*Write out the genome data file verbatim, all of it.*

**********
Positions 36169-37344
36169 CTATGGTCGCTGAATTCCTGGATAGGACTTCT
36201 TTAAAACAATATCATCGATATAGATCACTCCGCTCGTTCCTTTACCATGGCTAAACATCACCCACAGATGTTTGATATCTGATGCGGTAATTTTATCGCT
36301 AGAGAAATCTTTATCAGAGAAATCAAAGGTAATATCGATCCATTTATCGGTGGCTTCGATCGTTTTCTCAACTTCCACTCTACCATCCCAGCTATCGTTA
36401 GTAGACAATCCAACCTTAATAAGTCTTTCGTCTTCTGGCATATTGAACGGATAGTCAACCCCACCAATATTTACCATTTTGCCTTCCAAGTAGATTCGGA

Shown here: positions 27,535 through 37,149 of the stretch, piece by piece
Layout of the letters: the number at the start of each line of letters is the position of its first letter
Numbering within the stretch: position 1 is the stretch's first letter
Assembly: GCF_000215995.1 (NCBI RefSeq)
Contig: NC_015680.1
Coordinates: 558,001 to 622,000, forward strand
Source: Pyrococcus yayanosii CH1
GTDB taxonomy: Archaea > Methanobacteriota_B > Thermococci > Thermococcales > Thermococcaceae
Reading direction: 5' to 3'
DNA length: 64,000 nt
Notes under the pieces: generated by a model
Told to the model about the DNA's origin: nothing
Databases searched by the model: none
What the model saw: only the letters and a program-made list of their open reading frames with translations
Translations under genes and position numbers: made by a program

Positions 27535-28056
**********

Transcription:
Positions 36169-37344
36169 CTATGGTCGCTGAATTCCTGGATAGGACTTCT
36201 TTAAAACAATATCATCGATATAGATCACTCCGCTCGTTCCTTTACCATGGCTAAACATCACCCACAGATGTTTGATATCTGATGCGGTAATTTTATCGCT
36301 AGAGAAATCTTTATCAGAGAAATCAAAGGTAATATCGATCCATTTATCGGTGGCTTCGATCGTTTTCTCAACTTCCACTCTACCATCCCAGCTATCGTTA
36401 GTAGACAATCCAACCTTAATAAGTCTTTCGTCTTCTGGCATATTGAACGGATAGTCAACCCCACCAATATTTACCATTTTGCCTTCCAAGTAGATTCGGA

Shown here: positions 27,535 through 37,149 of the stretch, piece by piece
Layout of the letters: the number at the start of each line of letters is the position of its first letter
Numbering within the stretch: position 1 is the stretch's first letter
Assembly: GCF_000215995.1 (NCBI RefSeq)
Contig: NC_015680.1
Coordinates: 558,001 to 622,000, forward strand
Source: Pyrococcus yayanosii CH1
GTDB taxonomy: Archaea > Methanobacteriota_B > Thermococci > Thermococcales > Thermococcaceae
Reading direction: 5' to 3'
DNA length: 64,000 nt
Notes under the pieces: generated by a model
Told to the model about the DNA's origin: nothing
Databases searched by the model: none
What the model saw: only the letters and a program-made list of their open reading frames with translations
Translations under genes and position numbers: made by a program

Positions 27535-28056